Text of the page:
All right. I want to backtrack for a second, because I think this is going to be very interesting to my listeners. I know most of my female patients don’t feel like this, but I think it’s interesting that you mentioned in your book, that a woman’s menstrual period when understood properly is a super power. You also talk about that menopause can be turned into a superpower. I think that’s fascinating. Give our listeners the pitch on why menstruation and menopause could be superpowers that you should embrace.

Dr. Stephanie Estima (00:30:23):
Yeah. Thank you for bringing this point up. I’ve been talking a little bit about, with our conversation, how I used to really hate my own cycle. I thought it was really punitive and I just thought it was this big rigmarole for nothing every month. And it was only after Italy, and then coming back to Toronto, working with my patients, where I actually started to really look forward to … It was almost like a report card. I was like, what is my hormonal report card going to be like this month?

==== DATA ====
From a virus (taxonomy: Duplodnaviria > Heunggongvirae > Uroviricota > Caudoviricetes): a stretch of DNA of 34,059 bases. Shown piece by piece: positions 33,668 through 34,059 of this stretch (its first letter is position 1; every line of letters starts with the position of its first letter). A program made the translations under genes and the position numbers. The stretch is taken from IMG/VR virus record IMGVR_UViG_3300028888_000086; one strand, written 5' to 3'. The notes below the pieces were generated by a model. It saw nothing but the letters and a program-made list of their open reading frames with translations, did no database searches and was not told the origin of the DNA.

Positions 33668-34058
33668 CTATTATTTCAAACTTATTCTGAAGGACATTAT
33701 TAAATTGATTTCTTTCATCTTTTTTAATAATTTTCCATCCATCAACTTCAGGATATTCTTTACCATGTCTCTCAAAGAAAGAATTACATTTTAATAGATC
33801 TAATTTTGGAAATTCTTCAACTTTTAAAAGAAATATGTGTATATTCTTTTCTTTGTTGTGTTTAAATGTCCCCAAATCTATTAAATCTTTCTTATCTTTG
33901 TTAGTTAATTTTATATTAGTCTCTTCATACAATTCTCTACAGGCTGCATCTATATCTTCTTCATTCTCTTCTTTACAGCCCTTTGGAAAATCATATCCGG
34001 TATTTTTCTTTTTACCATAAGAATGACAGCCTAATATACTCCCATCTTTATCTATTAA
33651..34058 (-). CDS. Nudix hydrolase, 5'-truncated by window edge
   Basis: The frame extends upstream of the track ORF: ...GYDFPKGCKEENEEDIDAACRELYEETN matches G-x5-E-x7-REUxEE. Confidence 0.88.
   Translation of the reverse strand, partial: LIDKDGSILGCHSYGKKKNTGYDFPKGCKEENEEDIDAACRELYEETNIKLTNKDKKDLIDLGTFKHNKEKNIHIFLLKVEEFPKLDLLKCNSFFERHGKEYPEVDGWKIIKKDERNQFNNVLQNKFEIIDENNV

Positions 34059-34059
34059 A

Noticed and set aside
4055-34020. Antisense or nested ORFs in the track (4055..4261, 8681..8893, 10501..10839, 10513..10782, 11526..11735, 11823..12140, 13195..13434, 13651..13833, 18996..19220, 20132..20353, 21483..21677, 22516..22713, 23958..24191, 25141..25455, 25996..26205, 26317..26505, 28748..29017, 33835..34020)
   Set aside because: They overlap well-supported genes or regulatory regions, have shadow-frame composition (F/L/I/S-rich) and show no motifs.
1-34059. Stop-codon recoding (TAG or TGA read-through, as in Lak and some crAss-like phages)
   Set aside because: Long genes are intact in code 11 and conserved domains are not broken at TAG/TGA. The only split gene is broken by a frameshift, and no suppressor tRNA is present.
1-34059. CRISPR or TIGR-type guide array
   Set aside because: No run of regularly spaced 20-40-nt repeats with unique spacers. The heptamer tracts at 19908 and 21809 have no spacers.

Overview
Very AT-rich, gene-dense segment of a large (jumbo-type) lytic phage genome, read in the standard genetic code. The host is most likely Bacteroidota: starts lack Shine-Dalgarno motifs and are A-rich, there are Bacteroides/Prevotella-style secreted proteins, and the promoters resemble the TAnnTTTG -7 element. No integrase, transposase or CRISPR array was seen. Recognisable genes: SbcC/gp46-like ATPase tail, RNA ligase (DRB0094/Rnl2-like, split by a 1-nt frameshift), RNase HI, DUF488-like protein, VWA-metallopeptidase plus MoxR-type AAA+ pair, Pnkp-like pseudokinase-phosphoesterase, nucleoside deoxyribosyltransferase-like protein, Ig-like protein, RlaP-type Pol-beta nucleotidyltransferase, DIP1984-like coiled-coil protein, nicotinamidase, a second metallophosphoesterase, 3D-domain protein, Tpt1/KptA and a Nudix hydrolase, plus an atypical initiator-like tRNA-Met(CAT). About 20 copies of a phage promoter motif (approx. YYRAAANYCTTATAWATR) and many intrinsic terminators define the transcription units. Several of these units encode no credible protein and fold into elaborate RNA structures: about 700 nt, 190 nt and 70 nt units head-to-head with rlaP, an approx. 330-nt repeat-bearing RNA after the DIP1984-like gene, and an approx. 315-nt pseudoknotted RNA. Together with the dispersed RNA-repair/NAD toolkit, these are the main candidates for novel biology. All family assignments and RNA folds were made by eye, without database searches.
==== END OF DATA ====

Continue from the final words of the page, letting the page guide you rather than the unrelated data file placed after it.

When you understand the ebbs and flows of your ever-changing hormonal milieu, because as women in our reproductive years, this includes my perimenopausal ladies, we have a different hormonal composition every single day of the month. So that is going to have profound effects on what we should be eating, how we should be moving, what our mood is going to look like. Our energy levels are going to look like. Our receptivity, our libido, so our receptivity to sex and whether we are interested in it at all.